Riding down alleys and along side streets, cutting across parking lots and over sidewalks, I learn the city's bounty. All year I scout the possibilities along my bicycle lines, and come summer, I'm knocking on doors and scrambling up trees, chasing the harvest.
The unfortunate but useful truth is that most people have no knowledge of or interest in food preservation. Even a dwarf tree can produce more fruit than a family can eat out of hand, without the season extending help of canning, drying, freezing, or pressing into cider. Perhaps they take a bowl of cherries to the office, or make a few apple pies, but most of the harvest is left to fall. As the year turns, the sidewalks and alleys are smeared with plums and bruised apples; figs split open in the sun, swarming with wasps; squirrels secret away the green nuts.
These streets hold such an uncelebrated abundance. There are the unharvested trees in people’s yards, of course, but also the last remnants of century-old orchards in the forgotten corners of housing developments and in city parks, fruit trees planted into the landscaping along parking strips, and thorny banks of Himalayan blackberries overrunning every open and disturbed piece of ground.
There is enough here to fill a pantry, and I do: apples pressed into cider and cooked into sauce, plums and figs dried, pears poached and tucked into jars, quince slow-roasted to jewel-toned membrillo. The task of saving a city’s worth of fruit is overwhelming and, of course, impossible, but still, each year I try, loading the back of my bicycle with boxes of sticky gleanings and staying up late into the night, saving the season.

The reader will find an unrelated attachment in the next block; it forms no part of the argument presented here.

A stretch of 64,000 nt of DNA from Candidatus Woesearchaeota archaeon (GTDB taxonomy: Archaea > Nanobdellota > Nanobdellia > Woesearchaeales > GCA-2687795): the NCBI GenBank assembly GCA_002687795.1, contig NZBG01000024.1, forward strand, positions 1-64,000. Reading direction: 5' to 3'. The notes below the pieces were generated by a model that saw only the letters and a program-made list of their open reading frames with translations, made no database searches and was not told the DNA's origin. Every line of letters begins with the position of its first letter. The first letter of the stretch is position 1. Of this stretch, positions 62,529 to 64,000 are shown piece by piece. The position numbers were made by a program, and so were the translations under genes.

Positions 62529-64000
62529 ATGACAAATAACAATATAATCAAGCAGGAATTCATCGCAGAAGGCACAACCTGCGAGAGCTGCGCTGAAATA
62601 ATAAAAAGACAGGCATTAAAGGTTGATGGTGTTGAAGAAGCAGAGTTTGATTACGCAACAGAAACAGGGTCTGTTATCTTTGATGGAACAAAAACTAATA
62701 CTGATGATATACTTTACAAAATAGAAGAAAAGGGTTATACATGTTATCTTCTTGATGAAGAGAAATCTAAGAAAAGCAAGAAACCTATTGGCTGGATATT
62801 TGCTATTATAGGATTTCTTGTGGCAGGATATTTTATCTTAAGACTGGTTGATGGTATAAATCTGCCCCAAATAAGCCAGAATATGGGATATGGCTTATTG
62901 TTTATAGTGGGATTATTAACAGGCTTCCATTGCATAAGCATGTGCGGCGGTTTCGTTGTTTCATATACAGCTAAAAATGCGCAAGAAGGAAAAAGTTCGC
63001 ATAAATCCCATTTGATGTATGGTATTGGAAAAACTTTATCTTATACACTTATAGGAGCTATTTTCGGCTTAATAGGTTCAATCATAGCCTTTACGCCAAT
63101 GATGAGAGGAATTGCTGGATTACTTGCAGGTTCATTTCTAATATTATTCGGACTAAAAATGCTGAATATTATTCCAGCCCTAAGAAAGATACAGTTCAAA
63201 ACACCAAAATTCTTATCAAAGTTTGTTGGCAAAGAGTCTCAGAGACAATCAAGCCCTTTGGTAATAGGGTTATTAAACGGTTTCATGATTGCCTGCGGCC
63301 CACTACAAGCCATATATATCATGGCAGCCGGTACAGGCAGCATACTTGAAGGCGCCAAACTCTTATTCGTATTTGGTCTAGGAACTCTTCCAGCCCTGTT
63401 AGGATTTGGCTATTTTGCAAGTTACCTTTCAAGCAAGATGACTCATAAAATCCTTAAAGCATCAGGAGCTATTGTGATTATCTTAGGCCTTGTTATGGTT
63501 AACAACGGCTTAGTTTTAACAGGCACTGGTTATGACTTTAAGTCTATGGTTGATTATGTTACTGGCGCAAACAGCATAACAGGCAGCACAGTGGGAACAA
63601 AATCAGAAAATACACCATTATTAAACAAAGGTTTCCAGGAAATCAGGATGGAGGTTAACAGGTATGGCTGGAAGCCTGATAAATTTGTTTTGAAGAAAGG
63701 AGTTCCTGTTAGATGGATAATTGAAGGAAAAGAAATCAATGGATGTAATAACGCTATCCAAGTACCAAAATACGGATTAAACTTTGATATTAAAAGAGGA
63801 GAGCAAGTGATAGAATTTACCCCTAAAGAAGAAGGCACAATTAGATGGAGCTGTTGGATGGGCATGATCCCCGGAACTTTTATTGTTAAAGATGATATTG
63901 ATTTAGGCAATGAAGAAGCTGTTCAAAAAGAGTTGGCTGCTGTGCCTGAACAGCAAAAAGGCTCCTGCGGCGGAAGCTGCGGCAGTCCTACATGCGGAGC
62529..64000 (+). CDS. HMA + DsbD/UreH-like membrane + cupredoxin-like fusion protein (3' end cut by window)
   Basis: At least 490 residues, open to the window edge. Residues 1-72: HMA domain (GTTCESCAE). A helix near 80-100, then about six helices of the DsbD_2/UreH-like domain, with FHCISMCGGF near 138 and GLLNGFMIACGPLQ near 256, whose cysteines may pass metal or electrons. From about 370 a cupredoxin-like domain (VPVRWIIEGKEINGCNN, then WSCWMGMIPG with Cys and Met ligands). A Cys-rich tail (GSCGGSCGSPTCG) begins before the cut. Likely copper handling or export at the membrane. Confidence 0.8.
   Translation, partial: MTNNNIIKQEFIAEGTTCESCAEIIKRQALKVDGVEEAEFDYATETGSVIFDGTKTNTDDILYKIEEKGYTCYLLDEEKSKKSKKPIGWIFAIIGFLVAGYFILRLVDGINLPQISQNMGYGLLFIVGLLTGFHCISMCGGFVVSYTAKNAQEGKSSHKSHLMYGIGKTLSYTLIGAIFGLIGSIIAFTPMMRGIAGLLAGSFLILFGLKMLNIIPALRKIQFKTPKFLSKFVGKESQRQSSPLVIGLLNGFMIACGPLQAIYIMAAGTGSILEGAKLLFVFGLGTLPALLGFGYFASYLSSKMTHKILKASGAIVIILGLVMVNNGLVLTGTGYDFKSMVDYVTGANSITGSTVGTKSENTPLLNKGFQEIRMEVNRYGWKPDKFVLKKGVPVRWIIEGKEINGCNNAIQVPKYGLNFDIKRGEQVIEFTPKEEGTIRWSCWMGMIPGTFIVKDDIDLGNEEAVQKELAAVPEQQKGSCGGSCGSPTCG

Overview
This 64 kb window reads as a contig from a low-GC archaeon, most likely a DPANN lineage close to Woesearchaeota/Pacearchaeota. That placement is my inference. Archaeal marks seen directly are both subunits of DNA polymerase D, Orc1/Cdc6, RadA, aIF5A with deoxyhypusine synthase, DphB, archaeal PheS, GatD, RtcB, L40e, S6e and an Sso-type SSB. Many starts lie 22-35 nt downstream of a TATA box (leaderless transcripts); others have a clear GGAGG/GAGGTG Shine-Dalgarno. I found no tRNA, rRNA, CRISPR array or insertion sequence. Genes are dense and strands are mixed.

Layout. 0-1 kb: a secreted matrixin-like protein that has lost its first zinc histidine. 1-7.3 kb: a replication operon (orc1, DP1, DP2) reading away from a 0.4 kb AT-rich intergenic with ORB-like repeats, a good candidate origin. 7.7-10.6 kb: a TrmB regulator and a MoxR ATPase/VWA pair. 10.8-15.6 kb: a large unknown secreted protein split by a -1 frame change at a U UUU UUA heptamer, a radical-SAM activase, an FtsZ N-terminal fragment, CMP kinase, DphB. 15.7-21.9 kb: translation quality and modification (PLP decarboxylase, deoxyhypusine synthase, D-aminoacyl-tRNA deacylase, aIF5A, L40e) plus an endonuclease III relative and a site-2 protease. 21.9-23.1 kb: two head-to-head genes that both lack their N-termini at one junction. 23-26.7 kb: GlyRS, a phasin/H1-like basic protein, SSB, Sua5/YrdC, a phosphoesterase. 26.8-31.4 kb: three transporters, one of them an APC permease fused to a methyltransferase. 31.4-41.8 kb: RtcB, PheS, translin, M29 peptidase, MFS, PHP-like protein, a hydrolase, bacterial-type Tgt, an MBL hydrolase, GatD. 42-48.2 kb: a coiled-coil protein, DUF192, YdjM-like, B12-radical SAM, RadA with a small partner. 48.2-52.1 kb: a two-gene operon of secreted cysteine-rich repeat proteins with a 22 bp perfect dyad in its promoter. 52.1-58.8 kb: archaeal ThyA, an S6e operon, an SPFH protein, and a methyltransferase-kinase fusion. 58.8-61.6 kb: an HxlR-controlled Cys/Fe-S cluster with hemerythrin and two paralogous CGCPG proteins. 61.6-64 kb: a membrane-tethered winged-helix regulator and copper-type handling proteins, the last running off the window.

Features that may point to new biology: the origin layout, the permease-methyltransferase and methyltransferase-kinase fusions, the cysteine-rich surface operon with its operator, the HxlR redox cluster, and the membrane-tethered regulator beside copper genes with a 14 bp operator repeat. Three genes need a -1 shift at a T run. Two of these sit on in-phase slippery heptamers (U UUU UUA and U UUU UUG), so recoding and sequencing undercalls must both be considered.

Red & White, Mountain Rye, Vollkornbrot, Apple Country Rye
Bittersweet Chocolate and Malted Chocolate Chip Cookies
Honey Labneh + Peach Tart
Savory Plum Tart
Plum Anise Torte
Shorties & Granola
Red & White
I will be MISSING SATURDAY MARKET next weekend, July 29, to attend the Grain Gathering. You can order MOUNTAIN RYE, RED & WHITE, CINNAMON RAISIN, or COOKIES for Wednesday pickup at Cafe Velo between 8 am and 7 pm, or at the Fairhaven Farmers Market between 12 pm and 5 pm HERE or in person today at the market. Orders are due by 8 am Monday morning.
See you soon!
Owner | Baker
(I’m introducing a new postscript to my weekly newsletter with the best of what I’ve read or listened to in the past week(ish). As with most of what I write here, this is only tangentially connected to baking, in that I listen to dozens of hours of podcasts and audiobooks every week to turn off the anxiety-inducing white roar of the commissary kitchen, and for the pure pleasure of having someone tell me stories.)
As the last chapter of When Breath Becomes Air came to a close, I stepped out of the book's hold to realize I’d been standing still in the center of an empty kitchen, mop and dishes forgotten, listening with my whole body. I was crying, and grateful that no one else was there to witness my inexplicable emotion. Paul Kalanithi's memoir at the moment defies my search for adjectives, but the last book that so thoroughly broke my heart, and then put it back together, was Mark Doty’s memoir Heaven’s Coast. Reading those two devastating memoirs in succession might be too much. Better to pair Kalanithi with the pragmatic hope of Atul Gawande’s Being Mortal for a powerful exploration of death and medicine.